We need not debate the poetic or musical merits of songs like Heavy Metal Shuffle, Too Loud... Too Old or The Dark Crusade.
Even though the music realities of the '80s have artists and fans of hard rock from this unfortunate decade rolling their eyes in 2004, Kick Axe was damned legitimate.
The quintet that was formed from teenage musicians in Regina and Yorkton in the late '70s slowly became one of Canada's hardest working rock bands of the day, touring around the world with the likes of metal icons Judas Priest, Scorpions and Whitesnake, among others.
Kick Axe's debut 'Vices' in 1984 got fans and critics talking before follow-ups 'Welcome to the Club' and 'Rock the World' continued to attract respectable sales and praise before the inevitable happened. The band was destroyed by greedy industry folks who took much of the credit for the band's successes, and most of the money.
A sad ending for a band known as much for its anthem-like melodies as its musicianship.
While its members went into respectable careers, among them computer geek and limousine company owner, Kick Axe remained a fabulous Prairie memory, buoyed by the 2001 release of CD versions of 'Vices' and 'Club.'
Today, Larry Gillstrom, a proud Saskatchewan native and 49-year-old software developer in Vancouver, admits even he's surprised he and his old bandmates are touring again, and have released their first recording since 1986.
"Four or five years ago, I wouldn't have believed we'd be in the situation we're in now," Gillstrom says. "But I'll tell ya, I'm having a great time doing it."
That "situation," he says, is new work in his old job as Kick Axe guitarist. He's in the middle of a Western Canada tour that kicked off in Vancouver last week and comes to Regina Nov. 17 at The Pump on Victoria Avenue.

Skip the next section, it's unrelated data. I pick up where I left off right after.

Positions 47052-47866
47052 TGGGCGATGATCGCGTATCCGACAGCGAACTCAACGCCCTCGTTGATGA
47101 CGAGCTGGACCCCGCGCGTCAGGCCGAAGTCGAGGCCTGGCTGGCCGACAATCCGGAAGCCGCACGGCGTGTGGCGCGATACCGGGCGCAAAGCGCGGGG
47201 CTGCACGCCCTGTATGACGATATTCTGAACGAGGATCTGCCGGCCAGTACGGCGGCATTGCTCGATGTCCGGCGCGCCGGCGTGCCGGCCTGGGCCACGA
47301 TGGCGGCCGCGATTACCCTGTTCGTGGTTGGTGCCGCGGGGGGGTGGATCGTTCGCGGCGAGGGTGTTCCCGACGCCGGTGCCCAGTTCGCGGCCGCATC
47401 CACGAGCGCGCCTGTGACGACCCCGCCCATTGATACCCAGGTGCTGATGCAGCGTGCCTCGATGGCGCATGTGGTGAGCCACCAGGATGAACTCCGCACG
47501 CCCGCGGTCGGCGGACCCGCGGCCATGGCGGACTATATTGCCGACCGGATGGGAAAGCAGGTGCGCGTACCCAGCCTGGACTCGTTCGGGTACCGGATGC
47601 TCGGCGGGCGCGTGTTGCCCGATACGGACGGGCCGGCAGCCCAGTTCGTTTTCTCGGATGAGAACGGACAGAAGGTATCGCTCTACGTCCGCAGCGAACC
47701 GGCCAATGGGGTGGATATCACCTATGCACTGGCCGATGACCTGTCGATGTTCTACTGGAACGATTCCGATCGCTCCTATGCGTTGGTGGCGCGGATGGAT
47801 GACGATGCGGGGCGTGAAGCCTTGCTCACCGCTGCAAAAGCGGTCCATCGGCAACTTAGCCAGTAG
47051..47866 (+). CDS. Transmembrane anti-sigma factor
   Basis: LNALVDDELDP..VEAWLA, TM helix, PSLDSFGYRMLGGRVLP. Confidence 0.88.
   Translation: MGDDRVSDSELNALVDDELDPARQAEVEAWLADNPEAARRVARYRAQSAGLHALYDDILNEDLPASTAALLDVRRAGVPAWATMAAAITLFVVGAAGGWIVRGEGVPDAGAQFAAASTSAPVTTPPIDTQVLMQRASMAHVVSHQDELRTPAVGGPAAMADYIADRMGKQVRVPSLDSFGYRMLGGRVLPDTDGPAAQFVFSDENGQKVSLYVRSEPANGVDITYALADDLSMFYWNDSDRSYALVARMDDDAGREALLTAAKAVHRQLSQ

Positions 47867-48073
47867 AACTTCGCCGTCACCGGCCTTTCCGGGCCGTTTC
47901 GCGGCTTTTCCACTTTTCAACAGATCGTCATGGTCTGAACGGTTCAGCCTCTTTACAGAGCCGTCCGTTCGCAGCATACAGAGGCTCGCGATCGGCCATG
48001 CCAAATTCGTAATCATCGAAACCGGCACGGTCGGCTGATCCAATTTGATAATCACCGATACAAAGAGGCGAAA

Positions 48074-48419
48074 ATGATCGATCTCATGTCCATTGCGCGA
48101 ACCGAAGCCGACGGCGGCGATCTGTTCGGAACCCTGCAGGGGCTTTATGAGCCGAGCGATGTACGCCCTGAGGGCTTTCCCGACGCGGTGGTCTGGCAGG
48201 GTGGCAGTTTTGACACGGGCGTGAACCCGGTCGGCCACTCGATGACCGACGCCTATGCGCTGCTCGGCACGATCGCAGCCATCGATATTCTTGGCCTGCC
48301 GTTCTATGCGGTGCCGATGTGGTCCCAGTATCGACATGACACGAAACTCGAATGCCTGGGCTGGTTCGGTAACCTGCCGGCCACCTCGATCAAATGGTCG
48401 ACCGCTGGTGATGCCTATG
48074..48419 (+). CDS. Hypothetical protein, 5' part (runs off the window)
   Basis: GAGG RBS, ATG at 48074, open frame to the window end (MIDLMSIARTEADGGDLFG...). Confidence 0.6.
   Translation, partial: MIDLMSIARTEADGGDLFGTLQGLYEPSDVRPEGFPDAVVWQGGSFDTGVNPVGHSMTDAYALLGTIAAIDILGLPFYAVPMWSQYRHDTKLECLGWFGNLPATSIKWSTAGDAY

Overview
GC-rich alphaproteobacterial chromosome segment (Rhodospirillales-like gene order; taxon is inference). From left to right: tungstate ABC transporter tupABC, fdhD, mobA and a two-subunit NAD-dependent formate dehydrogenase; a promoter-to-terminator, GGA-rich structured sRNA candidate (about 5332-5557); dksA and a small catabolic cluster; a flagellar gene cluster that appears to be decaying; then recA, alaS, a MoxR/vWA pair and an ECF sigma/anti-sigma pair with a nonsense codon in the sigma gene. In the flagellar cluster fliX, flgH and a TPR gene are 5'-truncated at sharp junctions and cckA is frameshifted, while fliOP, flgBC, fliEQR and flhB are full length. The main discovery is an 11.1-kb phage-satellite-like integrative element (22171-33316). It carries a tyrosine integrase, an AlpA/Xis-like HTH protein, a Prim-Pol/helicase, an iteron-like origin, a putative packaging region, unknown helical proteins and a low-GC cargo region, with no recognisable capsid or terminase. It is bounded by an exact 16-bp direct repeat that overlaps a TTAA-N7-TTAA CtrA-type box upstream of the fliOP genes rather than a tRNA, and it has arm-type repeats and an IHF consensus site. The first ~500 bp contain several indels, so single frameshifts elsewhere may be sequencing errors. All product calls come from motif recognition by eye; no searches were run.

The mini tour is in support of aptly-named 'IV,' which was released in September, not long after the band reunited and performed in Regina in August at the Exhibition with fellow hometowners Queen City Kids. ("We went out to Regina Beach and had a big party," Gillstrom said).
Gillstrom, whose brother Brian plays drums in Kick Axe and owns Vancouver's biggest limo service, said the reunion was made easy by technology, allowing them to produce self-made CDs digitally on computers. And the Internet has opened lines of communication between the band and fans around the world.
Among the most "communicative" fans is the keeper of a European-based Web site that proves he "knows more about the band than we do. He has all the archives for everything. It's amazing."
Among the most interesting discoveries Gillstrom has made are old friends, including radio and record company folks, starting out when Kick Axe did, and now hold executive jobs.
"We run into these people everywhere. We never knew those people were out there and then all of a sudden they are high up there."
Gillstrom says the shows serve as a celebration of the band's old music, even though members took the making of 'IV' seriously.
"The live thing is nostalgia in the sense that we're playing stuff from all four albums and we're bringing out a lot of people who don't normally go out to night clubs or concerts.
"But the CD was more of a serious songwriting effort. We all got together and wrote songs that described what had happened in the past decade and a half since we left the band. It's a lot more serious and has more depth than songs meant to recreate the past."
The band's reunion is technically a complete one, given that original lead singer Gary Langen performs with the band now, even though he left before Vices was recorded and American George Criston was recruited. Word is Criston was asked back, but declined because he was busy with other music work, including working with Avril Lavigne.
Also back is bass player Victor Langen and guitarist Raymond Harvey.
Visit www. kickaxe.net for more information.